This is Part 7 in a multi-week series of blogs focused on the ABCs of Healthy Kids. Learn more at www.snohd.org/healthykids.
Top Three Take-Aways:
- Most sleep-related infant deaths are preventable.
- Babies younger than 1 year old should always be put to sleep on their back and alone in a crib, bassinet or pack-and-play with a flat, firm surface.
- Having your baby’s crib in the same room you sleep in is a great idea. However, you should never share a bed with your baby.
How you put your baby to sleep matters
Parents and other caregivers make decisions every day for infants – what to dress them in, where to go, what activities to do, when and what to feed them. It's a lot of work.
How you put a baby down to sleep might not seem like the biggest decision you make for them that day, but it is a vitally important one.
There are about 3,500 sleep-related infant deaths in the United States each year, according to the Centers for Disease Control and Prevention. In 2021, here in Snohomish County, we lost more babies to sleep-related deaths than we lost youth to suicide.
The loss of a baby is devastating. Widespread understanding and support of safe sleep is needed. We urge all caregivers to learn about safe sleep and share that information in their social circles.
Babies who are younger than 1 year old should sleep:
- on their back
- in a crib
These are the ABC’s of Safe Sleep – Alone, Back, Crib. They are a solid place to start in helping reduce the number of infants who die during sleep.
Not worth the risk
The safe sleep rules – alone, back, crib – apply at least through a baby’s first birthday. This is for naps as well as nighttime.
Babies need to be able to breathe well all through the night, which means there shouldn’t be anything that could potentially smother them, including blankets, pillows, soft toys, or other people. They also need an open airway, so a flat surface is best – inclined sleepers angle their head and neck in a way that can interfere with breathing.
The risks are clear from reviews of sleep-related deaths.
- Do not co-sleep: Babies under the age of 1 should NEVER share a bed with other people. It’s recommended that babies sleep in the same room as parents, but always in their own crib.
- No soft or loose items: Babies don’t need pillows or snuggly toys in their crib. Instead of blankets, dress them in seasonally appropriate clothing and consider using a sleep sack (here's one example).
- Babies should sleep in a crib, bassinet or pack-and-play: Use the mattress the product came with, and have only a tightly fitted sheet on that mattress.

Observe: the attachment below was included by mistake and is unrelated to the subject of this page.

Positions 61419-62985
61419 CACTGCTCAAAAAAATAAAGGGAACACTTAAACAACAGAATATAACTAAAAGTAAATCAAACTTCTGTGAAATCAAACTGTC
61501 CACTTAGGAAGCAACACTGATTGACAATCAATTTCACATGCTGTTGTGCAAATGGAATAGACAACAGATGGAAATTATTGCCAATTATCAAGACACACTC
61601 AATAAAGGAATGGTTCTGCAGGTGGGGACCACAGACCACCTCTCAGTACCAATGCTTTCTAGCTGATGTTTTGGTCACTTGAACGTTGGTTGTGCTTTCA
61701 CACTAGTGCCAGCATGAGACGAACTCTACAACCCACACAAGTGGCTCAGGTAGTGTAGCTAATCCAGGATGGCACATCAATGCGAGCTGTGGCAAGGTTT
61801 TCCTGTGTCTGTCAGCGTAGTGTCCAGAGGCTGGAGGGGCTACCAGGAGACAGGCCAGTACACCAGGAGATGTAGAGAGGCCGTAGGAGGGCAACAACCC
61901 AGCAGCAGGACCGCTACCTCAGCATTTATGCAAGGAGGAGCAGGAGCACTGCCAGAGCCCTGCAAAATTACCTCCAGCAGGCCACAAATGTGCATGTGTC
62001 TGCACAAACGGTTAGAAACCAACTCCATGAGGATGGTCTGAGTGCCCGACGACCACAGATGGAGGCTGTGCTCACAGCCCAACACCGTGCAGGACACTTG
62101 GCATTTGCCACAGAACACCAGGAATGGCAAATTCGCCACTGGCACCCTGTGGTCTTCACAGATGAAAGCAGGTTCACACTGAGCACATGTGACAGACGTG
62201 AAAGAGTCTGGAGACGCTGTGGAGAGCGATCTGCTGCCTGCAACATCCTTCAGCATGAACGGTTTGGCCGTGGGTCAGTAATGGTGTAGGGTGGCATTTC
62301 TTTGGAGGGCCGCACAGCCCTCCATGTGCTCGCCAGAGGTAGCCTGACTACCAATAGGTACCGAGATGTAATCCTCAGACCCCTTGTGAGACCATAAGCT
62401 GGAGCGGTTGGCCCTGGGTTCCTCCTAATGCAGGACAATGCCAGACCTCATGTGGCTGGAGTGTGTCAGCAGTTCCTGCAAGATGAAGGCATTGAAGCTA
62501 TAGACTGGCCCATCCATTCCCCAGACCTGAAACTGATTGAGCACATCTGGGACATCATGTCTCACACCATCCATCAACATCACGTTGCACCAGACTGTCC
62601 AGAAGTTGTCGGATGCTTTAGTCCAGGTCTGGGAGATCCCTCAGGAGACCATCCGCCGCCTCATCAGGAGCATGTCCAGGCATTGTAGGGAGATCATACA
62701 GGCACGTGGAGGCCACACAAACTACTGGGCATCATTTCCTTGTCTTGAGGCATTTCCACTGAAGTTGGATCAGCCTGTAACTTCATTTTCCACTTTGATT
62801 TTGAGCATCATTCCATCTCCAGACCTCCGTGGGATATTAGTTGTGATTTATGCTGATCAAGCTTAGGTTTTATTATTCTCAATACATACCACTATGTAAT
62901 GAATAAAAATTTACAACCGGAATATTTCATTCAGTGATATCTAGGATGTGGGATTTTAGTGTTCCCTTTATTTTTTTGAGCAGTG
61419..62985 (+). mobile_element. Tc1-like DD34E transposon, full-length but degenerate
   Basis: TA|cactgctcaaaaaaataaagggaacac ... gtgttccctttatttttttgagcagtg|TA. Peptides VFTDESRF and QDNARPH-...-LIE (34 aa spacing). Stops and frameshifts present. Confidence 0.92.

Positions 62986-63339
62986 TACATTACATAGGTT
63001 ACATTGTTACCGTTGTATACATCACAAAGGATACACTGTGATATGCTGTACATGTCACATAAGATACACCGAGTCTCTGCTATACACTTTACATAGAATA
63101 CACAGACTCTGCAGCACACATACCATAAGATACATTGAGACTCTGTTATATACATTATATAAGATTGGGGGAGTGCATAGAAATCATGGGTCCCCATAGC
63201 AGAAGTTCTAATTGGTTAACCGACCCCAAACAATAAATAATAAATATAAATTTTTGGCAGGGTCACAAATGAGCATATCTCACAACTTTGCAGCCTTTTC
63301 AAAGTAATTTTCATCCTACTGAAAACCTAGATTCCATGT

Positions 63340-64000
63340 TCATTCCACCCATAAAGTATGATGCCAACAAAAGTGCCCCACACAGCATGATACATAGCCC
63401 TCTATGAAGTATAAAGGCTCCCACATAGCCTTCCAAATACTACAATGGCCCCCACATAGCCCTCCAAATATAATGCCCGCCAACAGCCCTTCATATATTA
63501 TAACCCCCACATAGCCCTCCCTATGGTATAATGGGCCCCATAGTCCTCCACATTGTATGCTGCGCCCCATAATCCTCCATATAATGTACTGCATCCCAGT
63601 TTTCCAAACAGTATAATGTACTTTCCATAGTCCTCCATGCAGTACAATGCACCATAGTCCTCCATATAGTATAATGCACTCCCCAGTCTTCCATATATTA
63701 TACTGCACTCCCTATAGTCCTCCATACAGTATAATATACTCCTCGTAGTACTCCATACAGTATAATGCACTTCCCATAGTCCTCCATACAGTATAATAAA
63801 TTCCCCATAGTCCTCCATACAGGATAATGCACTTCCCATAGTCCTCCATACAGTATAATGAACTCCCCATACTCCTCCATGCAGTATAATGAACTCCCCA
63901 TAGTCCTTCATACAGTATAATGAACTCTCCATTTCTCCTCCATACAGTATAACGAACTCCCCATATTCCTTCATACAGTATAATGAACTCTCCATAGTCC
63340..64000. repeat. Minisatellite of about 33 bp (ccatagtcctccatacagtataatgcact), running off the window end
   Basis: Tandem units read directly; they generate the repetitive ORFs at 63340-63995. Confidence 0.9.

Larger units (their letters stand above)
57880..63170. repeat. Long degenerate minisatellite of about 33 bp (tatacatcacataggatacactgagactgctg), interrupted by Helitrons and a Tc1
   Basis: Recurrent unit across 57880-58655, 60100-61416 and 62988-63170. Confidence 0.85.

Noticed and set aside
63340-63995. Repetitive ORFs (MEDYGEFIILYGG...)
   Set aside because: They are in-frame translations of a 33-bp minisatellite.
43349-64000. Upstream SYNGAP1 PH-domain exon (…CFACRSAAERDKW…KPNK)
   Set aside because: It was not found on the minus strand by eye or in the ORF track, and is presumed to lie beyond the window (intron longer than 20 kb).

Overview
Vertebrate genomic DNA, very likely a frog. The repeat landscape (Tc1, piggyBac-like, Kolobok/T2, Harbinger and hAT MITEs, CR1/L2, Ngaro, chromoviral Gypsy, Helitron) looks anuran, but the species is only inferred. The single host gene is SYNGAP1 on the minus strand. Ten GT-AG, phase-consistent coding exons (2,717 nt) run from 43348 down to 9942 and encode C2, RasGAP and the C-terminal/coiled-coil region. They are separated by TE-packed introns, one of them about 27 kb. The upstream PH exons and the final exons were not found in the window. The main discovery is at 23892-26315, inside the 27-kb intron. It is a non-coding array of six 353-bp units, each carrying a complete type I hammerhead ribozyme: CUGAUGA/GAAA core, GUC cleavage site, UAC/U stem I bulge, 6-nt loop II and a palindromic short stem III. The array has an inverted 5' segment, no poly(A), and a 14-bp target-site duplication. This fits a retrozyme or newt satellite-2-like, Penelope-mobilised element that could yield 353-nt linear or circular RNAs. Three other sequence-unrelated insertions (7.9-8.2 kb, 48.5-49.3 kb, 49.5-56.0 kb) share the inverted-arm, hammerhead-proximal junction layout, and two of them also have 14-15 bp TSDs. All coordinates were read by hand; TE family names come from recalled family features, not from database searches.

- Babies are safer sleeping on their backs: As babies learn to roll over on their own, double check that there is nothing in the crib that could get stuck around their neck or over their face.
Just because it’s sold doesn’t mean it’s safe
Products that may seem helpful for sleeping babies can actually be dangerous.
This could include items that are not used as intended. For example, car seats, strollers or bouncers weren’t designed to be cribs. Even if your infant dozes off in the car seat, transfer them to a crib, bassinet or pack-and-play as soon as possible.
Some products sold specifically for sleeping also can be hazardous. Inclined sleepers come in many varieties. But remember, flat surfaces are safest.
You can check www.cpsc.gov/Recalls and sort by the “Babies and Kids” category to see products that have been recalled due to safety issues. However, even if the product has not been recalled, never leave a baby unattended in an inclined sleeper or lounger.
Other products to avoid include: weighted sleep sacks; sleep positioners/wedges; crib bumpers; crib tents; baby nests, docks, or nappers; baby hammocks; and baby pillows. You may see products that claim to soothe babies to sleep, imitate the weight of a mom’s touch, or prevent flat heads. Focus instead on whether a product is as safe as possible. If it interferes with any of the safe sleep rules – alone, back, crib – then that product is not the best option for your baby.
Spread the word
- Share information about safe sleep. If you see an article, flyer, video or other material that resonates with you, pass it along to your social networks, particularly any parent groups or circles with other caregivers like grandparents, aunts and uncles, babysitters, child care providers, etc.
- Have conversations. Parents often turn to one another. Sharing in the triumphs and struggles of raising a little human creates a bond. The next time you talk with a friend about the sleepless nights of early parenthood, consider talking about safe sleep, too. Coming from a place of friendship is more impactful and may feel less judgmental than information from strangers.
- Invited to a baby shower? Make sure any gifts you get are sleep safe – no inclined sleepers, baby pillows or weighted sleep sacks. If you notice someone has an unsafe product on their wish list, consider politely saying something: “I saw the crib bumpers on your registry. They look really cute, but bumpers can be dangerous for babies, and I would be heartbroken if anything happened to your little one. Is there something else we could get you instead?”
Take some time now to check off the “G” in the ABC’s for healthy kids. Does your baby have a safe sleep environment?
Most sleep-related infant deaths are preventable. Anyone can help by sharing safe sleep information and by being supportive of new parents or caregivers.